Servitization: adapt to succeed

Charles Clayton says times may be tough for manufacturers, but hope for the future lies in the provision of services.

There is no doubt that the manufacturing landscape in the UK is tricky.

  • The cost base for UK manufactures is at an all-time high
  • International competition has never been more acute
  • Production operations have never been easier to transfer overseas
Charles Clayton, global customer advocate, Epicor Software.
Charles Clayton, global customer advocate, Epicor Software.

With the pace of change accelerating fast, the outlook for large chunks of UK manufacturing is far from rosy. Fundamentally, the basic business model for large numbers of factories up and down the country cannot be sustainable in the long term.

Yes, there will always be some products made locally, such as items produced in low numbers, items with a short shelf-life, heavy items like bricks and those that need to be changed quickly to adapt to market needs.

However, in general, if businesses want to continue to manufacture products in the UK then they are having a difficult time finding how they can build revenue, stay competitive and continue to prosper.

Many UK manufacturers rely on their technical expertise to keep them at the bleeding edge of innovation. Others do everything they can to provide a higher quality product. These companies can often stay one step ahead of their competition, but this isn’t always possible for everyone. Is there another way?

Servitization is the way

Manufacturers providing services is not new. Manufacturers have been supporting their product offering with spare parts for generations.

Epicor Servitization PQ - Oct 2016The next step in the servitization model is to offer intermediate services such as a helpdesk, repair and overhaul.

Many of these are standard fare and have been for a long time; even so, these intermediate services present a fantastic opportunity for businesses to strengthen relationships with customers and provide ways to generate additional revenue streams.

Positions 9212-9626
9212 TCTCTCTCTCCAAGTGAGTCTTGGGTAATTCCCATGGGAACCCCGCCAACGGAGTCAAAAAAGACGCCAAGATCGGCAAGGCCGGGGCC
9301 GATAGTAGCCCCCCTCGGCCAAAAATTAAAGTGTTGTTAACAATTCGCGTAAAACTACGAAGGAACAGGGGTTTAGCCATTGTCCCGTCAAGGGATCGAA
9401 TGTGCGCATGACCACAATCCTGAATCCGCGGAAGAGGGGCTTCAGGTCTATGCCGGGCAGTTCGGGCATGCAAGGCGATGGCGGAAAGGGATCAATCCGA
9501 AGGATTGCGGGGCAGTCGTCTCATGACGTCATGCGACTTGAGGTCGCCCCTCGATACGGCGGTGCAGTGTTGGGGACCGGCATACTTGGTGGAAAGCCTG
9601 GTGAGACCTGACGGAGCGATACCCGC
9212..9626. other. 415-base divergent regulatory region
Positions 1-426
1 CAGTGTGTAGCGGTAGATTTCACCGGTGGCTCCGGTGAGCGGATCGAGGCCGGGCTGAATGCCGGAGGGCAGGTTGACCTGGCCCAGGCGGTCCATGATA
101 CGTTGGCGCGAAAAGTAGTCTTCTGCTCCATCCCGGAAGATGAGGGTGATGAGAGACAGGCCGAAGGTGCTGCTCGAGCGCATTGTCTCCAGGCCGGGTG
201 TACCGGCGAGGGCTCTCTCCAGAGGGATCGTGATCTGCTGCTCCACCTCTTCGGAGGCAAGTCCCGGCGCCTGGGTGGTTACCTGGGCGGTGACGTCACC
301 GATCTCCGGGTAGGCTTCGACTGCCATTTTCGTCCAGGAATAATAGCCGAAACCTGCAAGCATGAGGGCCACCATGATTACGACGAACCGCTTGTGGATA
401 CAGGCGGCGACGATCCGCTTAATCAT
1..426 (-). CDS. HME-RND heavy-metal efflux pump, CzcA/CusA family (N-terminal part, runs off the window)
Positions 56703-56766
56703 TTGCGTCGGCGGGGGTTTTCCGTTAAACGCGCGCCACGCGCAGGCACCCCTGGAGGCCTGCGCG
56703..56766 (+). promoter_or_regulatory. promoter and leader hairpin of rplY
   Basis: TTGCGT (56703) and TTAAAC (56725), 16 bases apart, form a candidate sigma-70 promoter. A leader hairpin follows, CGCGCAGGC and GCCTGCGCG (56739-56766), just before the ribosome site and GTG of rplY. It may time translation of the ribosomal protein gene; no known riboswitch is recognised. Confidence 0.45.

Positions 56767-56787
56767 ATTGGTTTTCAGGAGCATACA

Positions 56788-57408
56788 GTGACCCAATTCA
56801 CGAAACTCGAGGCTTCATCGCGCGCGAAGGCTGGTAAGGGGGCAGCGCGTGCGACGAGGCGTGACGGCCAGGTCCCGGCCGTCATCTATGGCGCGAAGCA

Ownership v. Pay-for-use

But it’s advanced services that offer even greater opportunities for business growth. With an advanced service offering, the customer receives an outcome, or capability, rather than purchasing a product.

For example, an office manager might sign up for the provision of ‘document management solutions’ rather than buying a photocopier. Similarly, an airline might enter into an agreement for a number of flying hours rather than ordering a jet engine.

In northern Europe, consumers have already been offered a ‘pay per wash’ option as part of a trial run by their domestic washing machine manufacturer, and this trend will surely continue.

To learn more about servitization, join the Servitization 2016 Conference on October 18 in Birmingham or The Manufacturer’s Annual Leaders Conference held at the Birmingham’s NEC on November 2-3.

If you are not able to attend one of these events, visit themanufacturertln.com and join the Servitization Thought Leadership Network for free.

The advantages of advanced services are numerous for both customer and producer: the customer benefits from a ‘pay-per-use’ model, which spreads costs. The customer also benefits from a guaranteed product performance as well as commitments regarding product development and enhancements over time.

In return, the customer agrees to a longer term contract over several years and a stronger partnership between manufacturer and customer forms, which improves long-term cash flow and customer lifetime value.

The manufacturer, instead of selling products is now selling outcomes, bundling together a range of products and services tailored to individual customers’ requirements.

If carried out correctly, the business transformation through servitization should allow for a new lease of life for UK manufacturers up and down the country.

Who said British factories were an endangered species?